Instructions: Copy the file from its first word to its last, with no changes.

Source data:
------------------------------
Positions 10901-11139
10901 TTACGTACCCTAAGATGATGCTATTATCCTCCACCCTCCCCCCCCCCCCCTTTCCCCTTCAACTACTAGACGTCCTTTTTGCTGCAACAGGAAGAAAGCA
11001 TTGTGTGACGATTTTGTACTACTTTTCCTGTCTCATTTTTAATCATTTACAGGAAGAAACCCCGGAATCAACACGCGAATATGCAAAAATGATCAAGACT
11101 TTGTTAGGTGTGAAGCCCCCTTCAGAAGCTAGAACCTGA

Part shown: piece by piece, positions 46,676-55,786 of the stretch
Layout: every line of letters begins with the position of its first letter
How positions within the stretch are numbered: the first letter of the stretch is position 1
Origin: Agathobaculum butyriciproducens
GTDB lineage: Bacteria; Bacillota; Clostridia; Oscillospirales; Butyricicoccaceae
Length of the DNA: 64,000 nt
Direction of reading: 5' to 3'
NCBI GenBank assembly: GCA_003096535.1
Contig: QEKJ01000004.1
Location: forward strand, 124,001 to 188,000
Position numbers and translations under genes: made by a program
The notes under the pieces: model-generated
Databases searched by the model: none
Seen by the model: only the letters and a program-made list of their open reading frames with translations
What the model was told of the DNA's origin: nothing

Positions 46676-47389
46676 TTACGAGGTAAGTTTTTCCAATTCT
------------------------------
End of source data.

Positions 10901-11139
10901 TTACGTACCCTAAGATGATGCTATTATCCTCCACCCTCCCCCCCCCCCCCTTTCCCCTTCAACTACTAGACGTCCTTTTTGCTGCAACAGGAAGAAAGCA
11001 TTGTGTGACGATTTTGTACTACTTTTCCTGTCTCATTTTTAATCATTTACAGGAAGAAACCCCGGAATCAACACGCGAATATGCAAAAATGATCAAGACT
11101 TTGTTAGGTGTGAAGCCCCCTTCAGAAGCTAGAACCTGA

Part shown: piece by piece, positions 46,676-55,786 of the stretch
Layout: every line of letters begins with the position of its first letter
How positions within the stretch are numbered: the first letter of the stretch is position 1
Origin: Agathobaculum butyriciproducens
GTDB lineage: Bacteria; Bacillota; Clostridia; Oscillospirales; Butyricicoccaceae
Length of the DNA: 64,000 nt
Direction of reading: 5' to 3'
NCBI GenBank assembly: GCA_003096535.1
Contig: QEKJ01000004.1
Location: forward strand, 124,001 to 188,000
Position numbers and translations under genes: made by a program
The notes under the pieces: model-generated
Databases searched by the model: none
Seen by the model: only the letters and a program-made list of their open reading frames with translations
What the model was told of the DNA's origin: nothing

Positions 46676-47389
46676 TTACGAGGTAAGTTTTTCCAATTCT